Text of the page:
By Julia Jüttner, Solingen
A mother can’t be fooled, and a mother notices when her child goes astray, says Marlies B. That’s why she called the state authorities in October 2010 and asked if she needed to be worried about her son.
Her son Robert had changed. He’d converted to Islam, forsaken pork and alcohol, and now he wore a knit wool cap and wandered the city of Solingen, northeast of Cologne, in floor-length garments. Marlies B. says she’d never seen him this way. People asked her about it, and it was embarrassing. It frightened her.
At the end of July — after a period when she couldn’t reach him, either on his cell phone or at his apartment — she printed out a statement from his bank account. (Robert had given her notarized power of attorney years before.) She noticed a flight booked for €447 ($647), and “all of my alarm bells went off,” she says. She drove to a national-security office in Wuppertal.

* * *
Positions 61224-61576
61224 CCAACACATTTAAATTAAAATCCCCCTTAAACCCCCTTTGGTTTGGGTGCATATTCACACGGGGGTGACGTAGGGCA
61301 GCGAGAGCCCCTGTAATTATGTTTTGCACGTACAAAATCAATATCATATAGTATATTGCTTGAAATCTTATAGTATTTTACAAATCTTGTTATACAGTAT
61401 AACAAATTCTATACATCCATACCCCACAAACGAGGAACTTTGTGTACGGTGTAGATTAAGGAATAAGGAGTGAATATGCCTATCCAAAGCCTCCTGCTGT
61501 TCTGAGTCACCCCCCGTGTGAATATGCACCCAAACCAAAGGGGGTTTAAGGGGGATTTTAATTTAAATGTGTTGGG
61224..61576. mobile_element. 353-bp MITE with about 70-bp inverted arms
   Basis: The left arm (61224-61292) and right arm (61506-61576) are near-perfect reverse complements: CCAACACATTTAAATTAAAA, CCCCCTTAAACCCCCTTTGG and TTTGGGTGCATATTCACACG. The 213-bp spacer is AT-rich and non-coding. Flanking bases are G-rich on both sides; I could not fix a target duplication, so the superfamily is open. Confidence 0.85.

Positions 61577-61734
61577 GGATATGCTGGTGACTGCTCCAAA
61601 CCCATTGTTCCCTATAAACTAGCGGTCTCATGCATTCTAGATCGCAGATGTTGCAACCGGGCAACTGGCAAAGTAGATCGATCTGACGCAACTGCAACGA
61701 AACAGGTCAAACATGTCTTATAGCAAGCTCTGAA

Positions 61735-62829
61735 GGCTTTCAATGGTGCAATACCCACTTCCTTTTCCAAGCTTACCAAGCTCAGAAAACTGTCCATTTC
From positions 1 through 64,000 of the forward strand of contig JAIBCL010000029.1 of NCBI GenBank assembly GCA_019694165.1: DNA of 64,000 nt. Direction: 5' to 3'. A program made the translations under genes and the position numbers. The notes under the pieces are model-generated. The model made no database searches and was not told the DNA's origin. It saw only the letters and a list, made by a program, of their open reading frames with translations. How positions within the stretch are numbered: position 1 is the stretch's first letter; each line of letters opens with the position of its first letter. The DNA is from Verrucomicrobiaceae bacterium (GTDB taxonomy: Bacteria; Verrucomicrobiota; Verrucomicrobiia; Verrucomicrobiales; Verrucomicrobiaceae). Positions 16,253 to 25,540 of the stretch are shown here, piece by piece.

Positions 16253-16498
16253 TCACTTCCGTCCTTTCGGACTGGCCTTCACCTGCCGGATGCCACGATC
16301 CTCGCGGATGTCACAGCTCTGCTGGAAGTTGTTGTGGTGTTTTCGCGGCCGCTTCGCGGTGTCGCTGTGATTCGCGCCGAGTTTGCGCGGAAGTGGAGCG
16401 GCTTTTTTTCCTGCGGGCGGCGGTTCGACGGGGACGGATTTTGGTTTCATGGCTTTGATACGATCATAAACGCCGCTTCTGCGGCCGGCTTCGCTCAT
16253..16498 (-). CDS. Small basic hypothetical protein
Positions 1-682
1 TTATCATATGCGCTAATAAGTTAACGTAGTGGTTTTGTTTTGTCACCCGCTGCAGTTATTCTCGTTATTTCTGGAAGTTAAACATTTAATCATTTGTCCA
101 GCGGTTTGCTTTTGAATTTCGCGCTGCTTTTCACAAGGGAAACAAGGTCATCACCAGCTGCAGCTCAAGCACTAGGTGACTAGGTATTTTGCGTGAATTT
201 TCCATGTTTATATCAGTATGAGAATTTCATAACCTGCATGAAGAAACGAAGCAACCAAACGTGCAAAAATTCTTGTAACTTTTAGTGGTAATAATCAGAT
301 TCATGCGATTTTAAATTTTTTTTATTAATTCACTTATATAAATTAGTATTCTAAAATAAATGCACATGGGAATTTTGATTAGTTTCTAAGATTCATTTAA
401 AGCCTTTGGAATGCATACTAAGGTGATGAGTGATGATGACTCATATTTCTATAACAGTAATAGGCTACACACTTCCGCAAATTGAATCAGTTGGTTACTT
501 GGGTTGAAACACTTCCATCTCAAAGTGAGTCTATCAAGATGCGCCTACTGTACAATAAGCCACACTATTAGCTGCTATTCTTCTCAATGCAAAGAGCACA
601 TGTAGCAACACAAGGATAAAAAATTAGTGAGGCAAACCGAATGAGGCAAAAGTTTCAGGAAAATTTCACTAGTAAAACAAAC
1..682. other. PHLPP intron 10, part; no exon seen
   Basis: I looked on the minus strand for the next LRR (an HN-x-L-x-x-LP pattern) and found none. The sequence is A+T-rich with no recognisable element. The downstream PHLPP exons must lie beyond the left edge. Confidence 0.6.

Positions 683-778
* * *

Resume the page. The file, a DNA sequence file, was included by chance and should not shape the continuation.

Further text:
“You’re son is doing well,” an official told her, asking her to take a seat in the hall. Marlies B. had an uneasy feeling. A mother knows, she says. Two other officials came upstairs. They had just searched Robert’s apartment, and they told her that her son had been in a London prison since July 15.
He’d taken the ferry to Dover with Christian E., another convert from Solingen, who had a criminal record. At the border they told authorities they had planned to fly from Brussels to Egypt, but the tickets were too expensive. So they’d settled on Great Britain instead.
Officials searched their bags and found handbooks for jihadists, a bomb-making pamphlet called, “How to Make a Bomb in the Kitchen of Your Mom,” and an essay on “39 Ways to Support Jihad,” written by the radical imam Anwar al-Awlaki — all propaganda material for al-Qaida. Both Germans were sent to Belmarsh, a high-security prison in south London, and isolated in solitary confinement.
“I fear that the English justice system will crack down like it did in the recent riots, and we want to prevent that,” says Robert’s attorney, Burkhard Benecken. His client faces up to 10 years in prison. But under German law his actions were not punishable. This week, Benecken and Robert’s mother are flying to London; it will be her first visit with her son since he was arrested.